Vascular – Exotic
Trees & Shrubs - Dicotyledons
The National Vegetation Survey (NVS) Databank is a physical archive and electronic databank containing records of over 94,000 vegetation survey plots - including data from over 19,000 permanent plots. NVS maintains a standard set of species code abbreviations that correspond to standard scientific plant names from the Ngä Tipu o Aotearoa - New Zealand Plants database.
Terrestrial. A plant of coastal and lowland habitats (Timmins & MacKenzie 1995). The plant occurs in streams and favours damper habitats (Veitch 1995; Department of Conservation 1996). A plant of streams, shrublands, light gaps in forests (such as windfall gaps), roadsides, exotic plantations, farm hedges and wasteland habitats (Veitch 1995; Department of Conservation 1996). A plant of scrub and forest margin, shrubland and riverbed communities (Timmins & MacKenzie 1995).
Shrub to 2m high; stems hollow, glabrous, green, glaucous at first. Petiole .5~2cm long, purplish, with hairy groove on upper side. Lamina 4~14 x 1.5~8cm, ovate or broad-ovate, mostly entire, sometimes 5~9-lobed with rounded sinuses, becoming glabrous except for midrib and bases of main veins; base rounded to cordate; apex long-acuminate. Infl. 3~8cm long at flowering. Bracts mostly 1~3cm long, sessile, broad-ovate, aristate-acuminate, generally glandular-hairy, usu. deep reddish-purple. Calyx small, hidden by bracts; lobes very unequal. Corolla approx. 1.5cm long, funnelform, white; lobes rounded at apex, much < tube, with glandular-hairy margins. Stamens shortly exserted. Style > stamens. Berry 7~10mm diam., subglobose, dark brownish-purple, glandular-hairy. Seed 1.1~1.5mm long, obovoid-ellipsoid, shining brown, minutely white-dotted. (- Webb et. al., 1988)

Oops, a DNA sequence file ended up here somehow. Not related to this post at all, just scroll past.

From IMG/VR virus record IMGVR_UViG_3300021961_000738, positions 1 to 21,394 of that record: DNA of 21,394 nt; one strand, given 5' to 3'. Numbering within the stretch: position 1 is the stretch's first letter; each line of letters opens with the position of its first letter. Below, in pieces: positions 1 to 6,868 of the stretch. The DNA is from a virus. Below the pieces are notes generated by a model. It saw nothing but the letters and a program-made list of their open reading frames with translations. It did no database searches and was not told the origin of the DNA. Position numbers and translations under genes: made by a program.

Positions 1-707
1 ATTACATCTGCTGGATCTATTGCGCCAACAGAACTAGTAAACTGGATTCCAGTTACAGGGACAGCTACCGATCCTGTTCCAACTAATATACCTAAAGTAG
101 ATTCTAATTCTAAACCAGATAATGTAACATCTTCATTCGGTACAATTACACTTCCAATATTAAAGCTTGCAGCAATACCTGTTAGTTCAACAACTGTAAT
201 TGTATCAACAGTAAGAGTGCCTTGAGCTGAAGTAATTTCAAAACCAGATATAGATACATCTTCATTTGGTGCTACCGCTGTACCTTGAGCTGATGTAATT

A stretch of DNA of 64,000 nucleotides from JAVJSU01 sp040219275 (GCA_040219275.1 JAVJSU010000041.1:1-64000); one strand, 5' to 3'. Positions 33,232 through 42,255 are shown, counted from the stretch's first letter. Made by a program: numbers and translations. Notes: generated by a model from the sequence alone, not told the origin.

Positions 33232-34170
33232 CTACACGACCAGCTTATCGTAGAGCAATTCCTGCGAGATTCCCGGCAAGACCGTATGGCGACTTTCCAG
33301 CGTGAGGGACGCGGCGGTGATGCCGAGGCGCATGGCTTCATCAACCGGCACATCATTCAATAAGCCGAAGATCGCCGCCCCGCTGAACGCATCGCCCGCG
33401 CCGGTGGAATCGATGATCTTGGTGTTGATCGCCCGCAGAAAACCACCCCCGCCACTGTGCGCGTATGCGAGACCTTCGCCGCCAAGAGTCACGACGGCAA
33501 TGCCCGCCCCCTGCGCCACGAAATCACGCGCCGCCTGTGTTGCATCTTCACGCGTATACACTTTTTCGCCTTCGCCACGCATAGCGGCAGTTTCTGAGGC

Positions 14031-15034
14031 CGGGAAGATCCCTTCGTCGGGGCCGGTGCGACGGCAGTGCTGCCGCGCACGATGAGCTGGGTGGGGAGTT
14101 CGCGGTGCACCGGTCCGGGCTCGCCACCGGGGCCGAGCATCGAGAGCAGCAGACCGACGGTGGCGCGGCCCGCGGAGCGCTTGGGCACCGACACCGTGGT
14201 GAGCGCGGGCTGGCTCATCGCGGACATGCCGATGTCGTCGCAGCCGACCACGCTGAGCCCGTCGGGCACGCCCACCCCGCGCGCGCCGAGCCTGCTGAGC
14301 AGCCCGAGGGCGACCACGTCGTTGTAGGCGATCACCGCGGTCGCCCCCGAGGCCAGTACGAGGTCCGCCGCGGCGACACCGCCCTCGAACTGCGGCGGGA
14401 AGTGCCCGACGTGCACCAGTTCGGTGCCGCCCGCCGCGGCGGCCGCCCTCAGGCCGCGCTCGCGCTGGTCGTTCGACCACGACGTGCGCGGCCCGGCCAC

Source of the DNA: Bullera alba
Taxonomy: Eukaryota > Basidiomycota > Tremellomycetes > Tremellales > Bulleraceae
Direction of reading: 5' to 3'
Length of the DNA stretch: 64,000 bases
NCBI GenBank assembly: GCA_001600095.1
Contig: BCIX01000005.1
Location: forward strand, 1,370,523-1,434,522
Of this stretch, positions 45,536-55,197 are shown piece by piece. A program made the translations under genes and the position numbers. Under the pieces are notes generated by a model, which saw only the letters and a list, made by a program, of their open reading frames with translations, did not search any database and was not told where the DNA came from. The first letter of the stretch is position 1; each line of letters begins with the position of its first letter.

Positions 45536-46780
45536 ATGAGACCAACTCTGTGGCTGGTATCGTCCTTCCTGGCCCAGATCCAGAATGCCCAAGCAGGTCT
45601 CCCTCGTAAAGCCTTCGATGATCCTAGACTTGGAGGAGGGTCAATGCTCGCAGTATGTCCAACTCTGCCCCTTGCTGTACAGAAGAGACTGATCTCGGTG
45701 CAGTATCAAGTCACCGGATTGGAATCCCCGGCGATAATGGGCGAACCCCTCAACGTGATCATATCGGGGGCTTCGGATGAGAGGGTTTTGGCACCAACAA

An evergreen shrub 2 - 3 metres tall (Hilgendorf 1926; Department of Conservation 1996). The plant has green hollow stems (Hilgendorf 1926; Department of Conservation 1996). The leaves occur opposite each other on the branches (Hilgendorf 1926). The leaves are 8 cm long (up to 24cm long (Department of Conservation 1996)), broad at the base and pointed at the tip (Hilgendorf 1926). The flowers are white and pink in drooping spikes (Hilgendorf 1926). The flowers are enclosed within pairs of purplish leaves (Hilgendorf 1926). The red-purple bracts which surround the small flowers are a conspicuous distinguishing feature of this plant (Veitch 1995; Department of Conservation 1996). The fruit is black brownish purple and is 7 - 10 mm in diameter (Veitch 1995; Department of Conservation 1996).
December, January, February, March, April, May.
Perennial. Abundant seed produced (Timmins & MacKenzie 1995; Veitch 1995, Department of Conservation 1996). Water and birds disperse seed (Veitch 1995; Department of Conservation 1996).
Reason for introduction
The plant is shade intolerant.